Book: Still As Death
Author: Sarah Stewart Taylor
Published: September, 2006
Publisher: St. Martin’s Minotaur
available at Amazon.com
Synopsis: In the latest Sweeney St. George mystery, Still as Death, art history professor Sweeney St. George finds that a valuable Egyptian necklace is missing from the university museum collection. Sweeney’s research reveals that the student intern who last handled the piece decades ago committed suicide shortly afterward. Just as Sweeney enlists the help of old friend and police investigator Tim Quinn to resolve some unanswered questions, a cleaning woman at the gallery is found murdered next to an ancient canopic chest and several of her colleagues fall under suspicion. As Sweeney and Tim work together to solve the increasing number of mysteries surrounding the museum and the crimes, the reader learns more about the personal lives of the museum staff including Sweeney’s uncertain romantic interest.
Editor’s Review: Still as Death is a slow-paced and tame mystery that allows the reader to experience the day-to-day activities and concerns of a handful of museum employees while a mystery unfolds. There is not a lot of action but instead a revealing look into the personal lives of those involved. Ms. Taylor does a good job of keeping the reader in suspense about who’s guilty and who just appears to be. I found it disconcerting that the main character doesn’t resolve her own personal problems as well as the crimes but her humanness is very convincing. In fact, the story strikes me as particularly realistic since many clues lead to dead ends and loose ends don’t all get tied up neatly just as they wouldn’t in real life. Overall, Still as Death is not a brilliant and fast-paced thriller but a steady and realistic mystery set amidst a museum backdrop for those who enjoy the topic of art history.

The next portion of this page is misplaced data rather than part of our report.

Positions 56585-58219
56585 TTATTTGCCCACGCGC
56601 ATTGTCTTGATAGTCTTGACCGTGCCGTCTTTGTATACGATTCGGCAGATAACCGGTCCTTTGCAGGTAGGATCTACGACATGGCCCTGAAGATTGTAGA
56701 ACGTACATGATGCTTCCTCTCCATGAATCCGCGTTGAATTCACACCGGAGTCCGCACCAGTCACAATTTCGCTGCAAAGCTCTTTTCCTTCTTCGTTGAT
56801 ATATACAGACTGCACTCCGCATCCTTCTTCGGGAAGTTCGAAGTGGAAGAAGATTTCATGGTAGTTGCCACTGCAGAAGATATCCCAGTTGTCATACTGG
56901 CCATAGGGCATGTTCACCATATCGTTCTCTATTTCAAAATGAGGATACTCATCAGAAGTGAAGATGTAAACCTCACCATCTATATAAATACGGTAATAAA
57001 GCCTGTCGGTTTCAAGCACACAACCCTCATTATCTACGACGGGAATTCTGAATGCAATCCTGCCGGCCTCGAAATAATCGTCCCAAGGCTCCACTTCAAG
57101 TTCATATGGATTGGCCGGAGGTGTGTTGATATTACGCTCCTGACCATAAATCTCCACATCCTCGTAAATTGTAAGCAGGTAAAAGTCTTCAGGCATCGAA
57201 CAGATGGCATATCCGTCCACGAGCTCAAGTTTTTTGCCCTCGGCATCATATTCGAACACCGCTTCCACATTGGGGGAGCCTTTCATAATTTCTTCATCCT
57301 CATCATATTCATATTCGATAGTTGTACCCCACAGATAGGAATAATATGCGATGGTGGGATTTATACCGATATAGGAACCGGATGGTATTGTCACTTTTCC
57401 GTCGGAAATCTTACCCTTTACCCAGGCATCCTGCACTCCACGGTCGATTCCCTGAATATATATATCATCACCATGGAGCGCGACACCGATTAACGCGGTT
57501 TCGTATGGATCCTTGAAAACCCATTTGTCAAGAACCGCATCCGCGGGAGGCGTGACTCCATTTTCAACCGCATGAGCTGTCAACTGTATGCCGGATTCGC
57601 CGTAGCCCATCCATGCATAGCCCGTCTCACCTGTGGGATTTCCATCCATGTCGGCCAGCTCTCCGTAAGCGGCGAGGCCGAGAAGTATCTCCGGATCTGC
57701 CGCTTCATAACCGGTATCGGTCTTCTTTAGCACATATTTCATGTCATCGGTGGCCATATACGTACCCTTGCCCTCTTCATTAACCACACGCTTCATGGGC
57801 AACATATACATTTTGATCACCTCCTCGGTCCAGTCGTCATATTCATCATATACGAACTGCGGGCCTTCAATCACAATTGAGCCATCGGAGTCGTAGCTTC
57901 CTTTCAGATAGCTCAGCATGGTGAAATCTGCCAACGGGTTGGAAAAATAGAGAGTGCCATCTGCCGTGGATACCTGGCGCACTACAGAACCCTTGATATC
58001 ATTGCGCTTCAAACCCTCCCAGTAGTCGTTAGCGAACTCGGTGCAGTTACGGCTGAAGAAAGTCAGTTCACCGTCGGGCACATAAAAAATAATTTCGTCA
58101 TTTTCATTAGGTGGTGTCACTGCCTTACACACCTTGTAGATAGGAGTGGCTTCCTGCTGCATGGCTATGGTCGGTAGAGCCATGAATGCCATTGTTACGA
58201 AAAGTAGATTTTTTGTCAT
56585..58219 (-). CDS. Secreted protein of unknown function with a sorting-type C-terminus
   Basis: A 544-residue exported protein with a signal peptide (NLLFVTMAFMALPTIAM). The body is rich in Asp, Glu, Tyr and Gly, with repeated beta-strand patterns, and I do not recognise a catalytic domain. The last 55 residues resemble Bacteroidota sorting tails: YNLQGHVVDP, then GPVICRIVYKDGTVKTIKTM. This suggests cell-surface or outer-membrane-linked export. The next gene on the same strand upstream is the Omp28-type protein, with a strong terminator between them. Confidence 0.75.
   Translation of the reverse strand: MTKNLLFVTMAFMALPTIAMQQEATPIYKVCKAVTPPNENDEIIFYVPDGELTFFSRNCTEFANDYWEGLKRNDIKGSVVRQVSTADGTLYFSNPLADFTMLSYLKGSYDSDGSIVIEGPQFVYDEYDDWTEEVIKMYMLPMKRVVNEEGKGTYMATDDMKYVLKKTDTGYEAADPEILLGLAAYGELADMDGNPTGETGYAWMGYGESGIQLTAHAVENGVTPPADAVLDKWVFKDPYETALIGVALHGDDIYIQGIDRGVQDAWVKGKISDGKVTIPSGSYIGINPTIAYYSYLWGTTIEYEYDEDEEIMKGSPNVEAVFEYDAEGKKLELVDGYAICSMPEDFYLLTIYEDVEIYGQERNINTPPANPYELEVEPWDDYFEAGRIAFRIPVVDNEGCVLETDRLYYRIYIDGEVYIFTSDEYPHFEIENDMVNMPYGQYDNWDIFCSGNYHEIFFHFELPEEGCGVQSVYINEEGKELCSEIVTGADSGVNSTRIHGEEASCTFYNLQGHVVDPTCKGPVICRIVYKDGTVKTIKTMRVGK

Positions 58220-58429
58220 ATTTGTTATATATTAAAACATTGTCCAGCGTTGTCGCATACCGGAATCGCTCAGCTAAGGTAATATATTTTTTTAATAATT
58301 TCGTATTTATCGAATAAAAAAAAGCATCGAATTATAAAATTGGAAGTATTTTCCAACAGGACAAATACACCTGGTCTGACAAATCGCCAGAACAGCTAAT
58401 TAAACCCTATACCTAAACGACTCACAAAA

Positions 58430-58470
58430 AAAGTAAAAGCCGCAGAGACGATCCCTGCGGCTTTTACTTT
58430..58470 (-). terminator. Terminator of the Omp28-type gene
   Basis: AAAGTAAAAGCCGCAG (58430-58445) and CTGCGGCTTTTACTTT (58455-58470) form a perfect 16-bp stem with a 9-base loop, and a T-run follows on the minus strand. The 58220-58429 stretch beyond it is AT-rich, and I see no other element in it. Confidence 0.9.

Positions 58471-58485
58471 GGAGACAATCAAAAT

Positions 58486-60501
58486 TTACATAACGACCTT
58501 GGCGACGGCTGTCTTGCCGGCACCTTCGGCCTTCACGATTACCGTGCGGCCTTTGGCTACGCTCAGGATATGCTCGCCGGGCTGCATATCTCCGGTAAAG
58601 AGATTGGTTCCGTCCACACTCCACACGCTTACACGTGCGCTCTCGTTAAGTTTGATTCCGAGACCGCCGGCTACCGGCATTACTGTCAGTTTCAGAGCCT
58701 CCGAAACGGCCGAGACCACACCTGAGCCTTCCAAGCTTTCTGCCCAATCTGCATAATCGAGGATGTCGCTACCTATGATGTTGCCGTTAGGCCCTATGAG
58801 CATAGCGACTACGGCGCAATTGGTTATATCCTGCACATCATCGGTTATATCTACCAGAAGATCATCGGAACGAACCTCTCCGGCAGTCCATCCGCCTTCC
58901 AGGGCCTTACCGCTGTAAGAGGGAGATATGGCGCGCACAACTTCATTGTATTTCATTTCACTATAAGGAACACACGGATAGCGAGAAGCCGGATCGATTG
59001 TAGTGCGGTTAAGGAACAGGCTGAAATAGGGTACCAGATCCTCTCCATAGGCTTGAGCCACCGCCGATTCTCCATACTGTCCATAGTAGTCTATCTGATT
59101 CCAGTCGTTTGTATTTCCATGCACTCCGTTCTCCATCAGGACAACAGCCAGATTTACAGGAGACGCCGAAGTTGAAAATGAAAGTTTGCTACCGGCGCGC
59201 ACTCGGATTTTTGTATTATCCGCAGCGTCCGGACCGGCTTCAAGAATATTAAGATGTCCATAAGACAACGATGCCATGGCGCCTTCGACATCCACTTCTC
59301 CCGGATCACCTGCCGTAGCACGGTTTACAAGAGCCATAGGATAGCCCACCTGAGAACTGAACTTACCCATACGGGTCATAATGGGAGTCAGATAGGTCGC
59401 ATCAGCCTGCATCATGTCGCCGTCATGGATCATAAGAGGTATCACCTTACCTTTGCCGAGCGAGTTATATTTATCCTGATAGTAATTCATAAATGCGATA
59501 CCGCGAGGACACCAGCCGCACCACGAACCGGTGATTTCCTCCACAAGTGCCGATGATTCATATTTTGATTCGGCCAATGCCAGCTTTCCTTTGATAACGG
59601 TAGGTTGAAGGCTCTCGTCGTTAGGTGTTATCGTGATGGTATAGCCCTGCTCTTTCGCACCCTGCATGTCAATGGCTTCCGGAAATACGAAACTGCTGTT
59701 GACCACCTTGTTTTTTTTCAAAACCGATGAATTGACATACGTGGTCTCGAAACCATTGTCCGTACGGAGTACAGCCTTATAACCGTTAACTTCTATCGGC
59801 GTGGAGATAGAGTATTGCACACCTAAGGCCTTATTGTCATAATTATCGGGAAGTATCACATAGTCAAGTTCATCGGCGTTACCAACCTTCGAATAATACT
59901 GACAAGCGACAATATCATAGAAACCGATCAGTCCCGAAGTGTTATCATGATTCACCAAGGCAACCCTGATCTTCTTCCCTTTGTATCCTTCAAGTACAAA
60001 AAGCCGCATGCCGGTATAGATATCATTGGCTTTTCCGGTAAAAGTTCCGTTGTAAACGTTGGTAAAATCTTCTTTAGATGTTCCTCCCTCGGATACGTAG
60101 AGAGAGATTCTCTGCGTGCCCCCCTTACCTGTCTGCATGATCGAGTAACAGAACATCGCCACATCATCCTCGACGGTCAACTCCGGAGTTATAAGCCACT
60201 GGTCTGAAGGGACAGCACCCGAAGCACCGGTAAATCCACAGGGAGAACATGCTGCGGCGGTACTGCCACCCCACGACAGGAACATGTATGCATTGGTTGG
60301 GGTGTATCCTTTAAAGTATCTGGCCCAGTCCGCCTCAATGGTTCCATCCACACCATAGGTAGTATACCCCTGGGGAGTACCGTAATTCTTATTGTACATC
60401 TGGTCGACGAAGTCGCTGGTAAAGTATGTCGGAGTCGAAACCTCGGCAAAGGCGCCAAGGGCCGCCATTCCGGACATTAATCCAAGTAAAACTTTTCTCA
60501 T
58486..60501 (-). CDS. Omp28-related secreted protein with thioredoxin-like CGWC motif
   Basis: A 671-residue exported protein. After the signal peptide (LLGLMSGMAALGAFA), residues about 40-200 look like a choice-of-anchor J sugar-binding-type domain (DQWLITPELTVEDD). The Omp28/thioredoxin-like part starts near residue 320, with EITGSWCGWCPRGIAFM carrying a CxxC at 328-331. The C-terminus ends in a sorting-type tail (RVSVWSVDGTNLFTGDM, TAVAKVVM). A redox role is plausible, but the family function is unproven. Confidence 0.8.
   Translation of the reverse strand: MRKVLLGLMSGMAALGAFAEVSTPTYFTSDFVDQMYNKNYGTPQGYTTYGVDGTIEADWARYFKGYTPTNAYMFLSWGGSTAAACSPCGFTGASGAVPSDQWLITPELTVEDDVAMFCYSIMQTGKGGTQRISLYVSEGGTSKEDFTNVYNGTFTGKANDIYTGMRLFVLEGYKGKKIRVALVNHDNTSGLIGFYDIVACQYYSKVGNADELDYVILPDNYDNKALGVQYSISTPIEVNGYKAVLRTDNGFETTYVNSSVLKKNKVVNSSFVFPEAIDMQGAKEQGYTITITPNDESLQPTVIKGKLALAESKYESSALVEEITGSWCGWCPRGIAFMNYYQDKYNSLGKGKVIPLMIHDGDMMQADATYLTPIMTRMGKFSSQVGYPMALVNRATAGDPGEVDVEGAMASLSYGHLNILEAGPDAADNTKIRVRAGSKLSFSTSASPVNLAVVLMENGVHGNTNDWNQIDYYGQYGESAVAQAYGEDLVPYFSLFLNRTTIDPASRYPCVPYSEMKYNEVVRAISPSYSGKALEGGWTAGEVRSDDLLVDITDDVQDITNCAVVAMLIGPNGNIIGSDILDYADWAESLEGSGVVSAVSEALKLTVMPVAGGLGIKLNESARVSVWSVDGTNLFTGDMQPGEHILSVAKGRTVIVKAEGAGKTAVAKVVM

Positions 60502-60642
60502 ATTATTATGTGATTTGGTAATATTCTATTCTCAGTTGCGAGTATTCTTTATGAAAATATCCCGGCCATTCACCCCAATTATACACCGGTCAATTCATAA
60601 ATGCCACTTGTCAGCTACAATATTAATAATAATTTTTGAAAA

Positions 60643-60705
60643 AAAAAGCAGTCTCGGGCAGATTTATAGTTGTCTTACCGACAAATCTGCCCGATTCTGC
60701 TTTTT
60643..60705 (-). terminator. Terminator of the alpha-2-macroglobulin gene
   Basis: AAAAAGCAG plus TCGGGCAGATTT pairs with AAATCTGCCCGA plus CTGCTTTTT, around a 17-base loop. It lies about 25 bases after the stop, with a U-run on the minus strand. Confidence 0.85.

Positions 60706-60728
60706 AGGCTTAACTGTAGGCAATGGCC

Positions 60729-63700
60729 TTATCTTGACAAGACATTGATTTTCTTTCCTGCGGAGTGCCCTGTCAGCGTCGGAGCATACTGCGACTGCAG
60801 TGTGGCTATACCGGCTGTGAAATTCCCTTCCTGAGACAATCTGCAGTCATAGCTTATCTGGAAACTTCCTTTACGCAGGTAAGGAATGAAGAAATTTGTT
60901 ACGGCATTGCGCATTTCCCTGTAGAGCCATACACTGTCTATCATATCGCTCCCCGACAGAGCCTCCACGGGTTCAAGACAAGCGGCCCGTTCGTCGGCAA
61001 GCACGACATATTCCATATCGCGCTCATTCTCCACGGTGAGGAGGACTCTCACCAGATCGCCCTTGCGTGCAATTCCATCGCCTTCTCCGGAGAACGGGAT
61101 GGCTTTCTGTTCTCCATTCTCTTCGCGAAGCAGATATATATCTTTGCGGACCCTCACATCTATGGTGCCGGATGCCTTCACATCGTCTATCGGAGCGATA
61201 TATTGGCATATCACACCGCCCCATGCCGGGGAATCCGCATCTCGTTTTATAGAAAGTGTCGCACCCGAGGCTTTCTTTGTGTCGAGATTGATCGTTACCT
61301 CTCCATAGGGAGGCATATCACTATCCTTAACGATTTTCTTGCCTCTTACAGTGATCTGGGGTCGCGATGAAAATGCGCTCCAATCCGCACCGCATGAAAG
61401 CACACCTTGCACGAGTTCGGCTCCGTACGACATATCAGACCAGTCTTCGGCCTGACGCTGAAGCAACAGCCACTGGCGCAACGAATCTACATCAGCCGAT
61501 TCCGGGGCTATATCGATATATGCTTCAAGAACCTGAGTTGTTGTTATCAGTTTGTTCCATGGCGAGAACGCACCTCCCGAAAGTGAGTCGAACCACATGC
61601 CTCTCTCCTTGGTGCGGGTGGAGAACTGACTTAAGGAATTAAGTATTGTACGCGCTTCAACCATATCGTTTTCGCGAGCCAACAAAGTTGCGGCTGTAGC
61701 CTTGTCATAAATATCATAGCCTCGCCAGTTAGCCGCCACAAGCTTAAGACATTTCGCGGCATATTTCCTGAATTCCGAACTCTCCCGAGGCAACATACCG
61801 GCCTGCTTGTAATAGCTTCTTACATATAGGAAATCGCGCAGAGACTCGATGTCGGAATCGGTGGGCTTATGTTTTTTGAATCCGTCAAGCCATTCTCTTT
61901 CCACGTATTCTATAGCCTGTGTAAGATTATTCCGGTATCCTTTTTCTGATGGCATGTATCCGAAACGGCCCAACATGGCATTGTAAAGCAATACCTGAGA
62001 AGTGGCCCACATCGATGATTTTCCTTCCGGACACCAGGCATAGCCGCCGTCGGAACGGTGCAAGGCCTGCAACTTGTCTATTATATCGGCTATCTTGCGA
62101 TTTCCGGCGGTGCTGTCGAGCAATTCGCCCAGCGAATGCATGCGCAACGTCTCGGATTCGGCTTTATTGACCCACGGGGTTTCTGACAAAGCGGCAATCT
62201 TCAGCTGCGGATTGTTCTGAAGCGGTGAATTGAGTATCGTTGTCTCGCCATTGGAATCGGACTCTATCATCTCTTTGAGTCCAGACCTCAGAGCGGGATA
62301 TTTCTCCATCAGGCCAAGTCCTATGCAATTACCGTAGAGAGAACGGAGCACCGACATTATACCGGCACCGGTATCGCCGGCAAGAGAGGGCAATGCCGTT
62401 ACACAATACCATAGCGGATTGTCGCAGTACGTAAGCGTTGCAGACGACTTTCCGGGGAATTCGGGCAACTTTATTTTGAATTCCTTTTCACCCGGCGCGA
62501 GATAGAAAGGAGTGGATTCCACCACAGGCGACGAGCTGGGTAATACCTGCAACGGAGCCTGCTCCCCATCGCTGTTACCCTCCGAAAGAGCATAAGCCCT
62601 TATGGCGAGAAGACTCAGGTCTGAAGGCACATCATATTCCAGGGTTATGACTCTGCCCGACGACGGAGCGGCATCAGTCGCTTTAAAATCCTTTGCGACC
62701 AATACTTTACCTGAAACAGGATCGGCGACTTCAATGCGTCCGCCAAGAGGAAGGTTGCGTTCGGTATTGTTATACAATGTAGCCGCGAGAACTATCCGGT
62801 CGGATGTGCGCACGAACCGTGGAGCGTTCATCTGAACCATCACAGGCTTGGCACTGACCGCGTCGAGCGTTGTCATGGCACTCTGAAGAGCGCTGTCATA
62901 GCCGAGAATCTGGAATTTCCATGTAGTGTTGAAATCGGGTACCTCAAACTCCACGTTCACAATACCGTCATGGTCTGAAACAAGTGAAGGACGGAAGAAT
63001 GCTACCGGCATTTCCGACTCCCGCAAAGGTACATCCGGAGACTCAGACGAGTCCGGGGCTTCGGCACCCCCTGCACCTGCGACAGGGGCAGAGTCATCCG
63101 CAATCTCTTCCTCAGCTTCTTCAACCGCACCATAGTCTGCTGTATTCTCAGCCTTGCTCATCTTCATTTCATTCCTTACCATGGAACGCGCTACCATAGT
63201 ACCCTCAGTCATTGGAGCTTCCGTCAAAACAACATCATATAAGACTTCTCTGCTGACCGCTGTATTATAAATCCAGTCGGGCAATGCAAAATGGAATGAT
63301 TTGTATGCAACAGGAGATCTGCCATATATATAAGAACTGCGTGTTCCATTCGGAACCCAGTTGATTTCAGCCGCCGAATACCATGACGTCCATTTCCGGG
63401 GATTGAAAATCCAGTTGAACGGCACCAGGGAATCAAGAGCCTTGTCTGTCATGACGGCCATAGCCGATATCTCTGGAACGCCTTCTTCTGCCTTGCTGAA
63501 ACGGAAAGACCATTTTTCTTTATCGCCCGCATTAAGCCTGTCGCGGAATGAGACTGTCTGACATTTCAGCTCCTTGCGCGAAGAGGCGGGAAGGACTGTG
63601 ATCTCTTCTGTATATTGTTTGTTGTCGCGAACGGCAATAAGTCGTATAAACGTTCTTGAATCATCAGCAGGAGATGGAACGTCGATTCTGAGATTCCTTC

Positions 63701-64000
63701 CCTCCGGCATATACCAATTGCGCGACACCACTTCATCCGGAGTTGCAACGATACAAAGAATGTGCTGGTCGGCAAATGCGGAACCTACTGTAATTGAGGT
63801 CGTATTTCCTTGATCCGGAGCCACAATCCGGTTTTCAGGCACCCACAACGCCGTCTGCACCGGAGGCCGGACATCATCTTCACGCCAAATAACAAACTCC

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Diana Blake is a professional artist and art history enthusiast. Her fascination with art history began when she encountered European art firsthand during several trips abroad as a young adult. As she began to compose a portfolio for her own art career, she called upon what she had seen in Europe and extended her knowledge to other styles of art through profuse reading and exhaustive research. As a result, Diana has written more than one hundred articles in which she delves into a variety of art history topics and she has compiled a list of links that she believes to be invaluable for art history enthusiasts. In addition, she also reviews books and movies on the topic of art history and has assembled an extensive list of online stores that sell books, movies and gift items related to art history.
You can see Diana's own artwork by visiting her site at www.dianablake.net.